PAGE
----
Stories
Slash Boxes
Comments
NOTE: use Perl; is on undef hiatus. You can read content, but you can't post it. More info will be forthcoming forthcomingly.

All the Perl that's Practical to Extract and Report

The Fine Print: The following comments are owned by whoever posted them. We are not responsible for them in any way.
 Full
 Abbreviated
 Hidden
More | Login | Reply
Loading... please wait.
  • The mechanism of a non-profit membership organization in the United States is quite complicated and overly complex. It basically further cripples any action that the administration can do. When I started Perl Mongers, a couple of lawyers explained it all to me and my research all turned up the same answer: don't form as a membership organization if you can help it. If TPF becomes more like a guild (which is what you propose), its tax situation is completely different.

    If you were only in the presidency for a
    • Having been on the Board of several US charities under section 501(c)(3) and an officer of one [former Secretary MoP [museumofprinting.org]], I endorse brian d foy's comments regarding non-profit governance. Membership organizations are possibly the most complex , but all non-profit governance in the US is complex. Not only does it depend upon the exact IRS chapter a corporation is registered under (scientific & educational, good works, fraternal, religious, ...), but also under which options under the local law of whichever one of the 50+ states/commonwealths/territories in the US in which it is incorporated also matters greatly. Charities in my Commonwealth report annually to the Attorney General (as a public charity) and the Secretary of State (as a corporation), in addition to their annual US IRS (Internal Revenue = tax) reporting requirement. (I don't recall having to file a state Dept.of Revenue report.)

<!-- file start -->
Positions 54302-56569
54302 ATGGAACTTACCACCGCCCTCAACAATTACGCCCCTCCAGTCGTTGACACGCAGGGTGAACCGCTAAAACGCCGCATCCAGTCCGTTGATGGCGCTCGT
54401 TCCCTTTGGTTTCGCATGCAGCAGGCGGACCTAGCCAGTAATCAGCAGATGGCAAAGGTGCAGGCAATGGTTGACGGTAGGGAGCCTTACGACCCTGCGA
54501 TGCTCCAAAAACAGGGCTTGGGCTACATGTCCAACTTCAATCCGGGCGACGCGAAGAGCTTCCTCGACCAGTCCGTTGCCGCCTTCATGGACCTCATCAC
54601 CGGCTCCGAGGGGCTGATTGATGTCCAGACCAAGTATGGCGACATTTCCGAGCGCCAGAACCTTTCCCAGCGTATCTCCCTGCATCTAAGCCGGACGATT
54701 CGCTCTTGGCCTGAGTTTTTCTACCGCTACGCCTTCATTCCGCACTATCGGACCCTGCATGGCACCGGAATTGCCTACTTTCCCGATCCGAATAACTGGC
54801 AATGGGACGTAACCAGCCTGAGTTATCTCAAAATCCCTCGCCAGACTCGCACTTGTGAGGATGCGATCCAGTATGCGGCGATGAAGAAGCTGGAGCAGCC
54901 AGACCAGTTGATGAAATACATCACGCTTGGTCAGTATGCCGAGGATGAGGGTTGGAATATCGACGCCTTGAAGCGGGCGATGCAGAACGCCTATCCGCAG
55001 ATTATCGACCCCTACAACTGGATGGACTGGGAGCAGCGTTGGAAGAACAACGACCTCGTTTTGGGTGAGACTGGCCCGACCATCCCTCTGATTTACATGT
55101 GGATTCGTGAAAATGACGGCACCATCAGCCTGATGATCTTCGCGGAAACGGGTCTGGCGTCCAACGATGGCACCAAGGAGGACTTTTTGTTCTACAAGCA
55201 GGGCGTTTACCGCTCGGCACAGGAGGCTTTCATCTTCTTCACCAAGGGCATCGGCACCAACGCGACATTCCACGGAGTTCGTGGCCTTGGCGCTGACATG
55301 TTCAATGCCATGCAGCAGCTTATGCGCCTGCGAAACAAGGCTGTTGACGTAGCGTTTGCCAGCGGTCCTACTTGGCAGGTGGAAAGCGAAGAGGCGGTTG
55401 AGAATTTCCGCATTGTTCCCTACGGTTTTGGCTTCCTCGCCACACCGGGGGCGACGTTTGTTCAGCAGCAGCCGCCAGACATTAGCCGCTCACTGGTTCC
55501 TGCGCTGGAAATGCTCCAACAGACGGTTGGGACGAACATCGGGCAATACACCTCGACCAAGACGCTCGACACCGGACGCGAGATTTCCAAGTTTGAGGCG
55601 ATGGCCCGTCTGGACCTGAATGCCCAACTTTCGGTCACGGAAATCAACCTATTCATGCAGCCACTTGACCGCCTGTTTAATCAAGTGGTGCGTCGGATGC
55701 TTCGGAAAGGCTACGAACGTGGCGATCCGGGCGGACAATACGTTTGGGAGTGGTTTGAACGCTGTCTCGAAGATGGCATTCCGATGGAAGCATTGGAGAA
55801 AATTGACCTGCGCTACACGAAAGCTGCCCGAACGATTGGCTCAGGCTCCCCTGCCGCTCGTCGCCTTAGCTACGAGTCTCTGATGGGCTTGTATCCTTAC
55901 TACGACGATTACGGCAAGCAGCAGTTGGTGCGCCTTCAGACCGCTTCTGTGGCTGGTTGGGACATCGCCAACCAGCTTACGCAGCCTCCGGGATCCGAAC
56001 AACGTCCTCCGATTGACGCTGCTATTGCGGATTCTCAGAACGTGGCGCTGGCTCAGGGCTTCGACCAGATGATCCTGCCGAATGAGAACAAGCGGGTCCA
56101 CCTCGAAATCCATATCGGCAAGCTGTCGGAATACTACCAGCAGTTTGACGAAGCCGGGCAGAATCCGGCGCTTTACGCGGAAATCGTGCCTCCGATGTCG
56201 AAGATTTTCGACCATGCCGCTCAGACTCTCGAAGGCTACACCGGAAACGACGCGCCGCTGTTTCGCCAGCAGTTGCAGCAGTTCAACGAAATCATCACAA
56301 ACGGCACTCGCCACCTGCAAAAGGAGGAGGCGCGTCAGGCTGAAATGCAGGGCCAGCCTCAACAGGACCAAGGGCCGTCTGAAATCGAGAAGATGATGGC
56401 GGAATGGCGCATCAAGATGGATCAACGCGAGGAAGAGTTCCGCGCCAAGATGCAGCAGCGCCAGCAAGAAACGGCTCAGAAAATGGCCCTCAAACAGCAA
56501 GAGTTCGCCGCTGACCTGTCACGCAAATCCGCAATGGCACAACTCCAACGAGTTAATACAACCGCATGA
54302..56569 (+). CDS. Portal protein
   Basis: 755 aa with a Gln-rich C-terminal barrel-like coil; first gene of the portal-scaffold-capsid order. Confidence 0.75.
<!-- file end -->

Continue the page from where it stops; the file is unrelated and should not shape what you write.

I'm not certain it's overly complex, but it is complex, possibly necessarily so, and may be no less complex elsewhere (EU + member-state regulations?). But net-net, re-chartering under a different chapter is impractical at best. Thus, many larger mature organizations spin up one or more parallel arms to meet the multiple purposes -- a Political Action Committee (PAC), a Foundation, a Friends/Supporters of, or a Guild -- with interlocking directorships and financial flows, but legally separate corporations.

      What is obvious isn't legal and what's legal isn't obvious. US Tax Courts are not somewhere volunteers want to be, where they may be personally liable as well. [Court in general is a bad place for volunteers.] Good legal counsel -- sometimes available pro bono (free as in beer) -- is essential, as is Officers & Directors Liability Insurance (unless you want to put all your property in your spouse's name).

      Note that religious charities and fraternal non-charities often have some simpler rules. (But the recent politicization of religion & vice versa is opening a can of worms here too -- can a Church lose it's tax-exemption by breaking down the Church-State barrier from it's side? Some are suggesting so.)

      [Disclaimer: IANAL ... but I worked all too closely with one in non-profit registration & litigation years ago. Volunteers and litigation and a $DayJob mix poorly.]

      --
      Bill
      # I had a sig when sigs were cool
      use Sig;